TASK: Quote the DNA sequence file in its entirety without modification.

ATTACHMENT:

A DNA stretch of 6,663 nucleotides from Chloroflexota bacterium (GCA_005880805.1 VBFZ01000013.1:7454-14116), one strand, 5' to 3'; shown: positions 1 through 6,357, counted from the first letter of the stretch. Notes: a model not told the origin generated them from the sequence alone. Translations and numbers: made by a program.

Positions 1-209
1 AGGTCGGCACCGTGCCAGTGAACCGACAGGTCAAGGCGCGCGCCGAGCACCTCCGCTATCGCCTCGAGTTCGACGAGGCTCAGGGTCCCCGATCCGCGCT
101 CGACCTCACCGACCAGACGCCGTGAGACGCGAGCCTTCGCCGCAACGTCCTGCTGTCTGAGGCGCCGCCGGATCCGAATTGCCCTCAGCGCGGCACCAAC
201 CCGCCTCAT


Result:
A DNA stretch of 6,663 nucleotides from Chloroflexota bacterium (GCA_005880805.1 VBFZ01000013.1:7454-14116), one strand, 5' to 3'; shown: positions 1 through 6,357, counted from the first letter of the stretch. Notes: a model not told the origin generated them from the sequence alone. Translations and numbers: made by a program.

Positions 1-209
1 AGGTCGGCACCGTGCCAGTGAACCGACAGGTCAAGGCGCGCGCCGAGCACCTCCGCTATCGCCTCGAGTTCGACGAGGCTCAGGGTCCCCGATCCGCGCT
101 CGACCTCACCGACCAGACGCCGTGAGACGCGAGCCTTCGCCGCAACGTCCTGCTGTCTGAGGCGCCGCCGGATCCGAATTGCCCTCAGCGCGGCACCAAC
201 CCGCCTCAT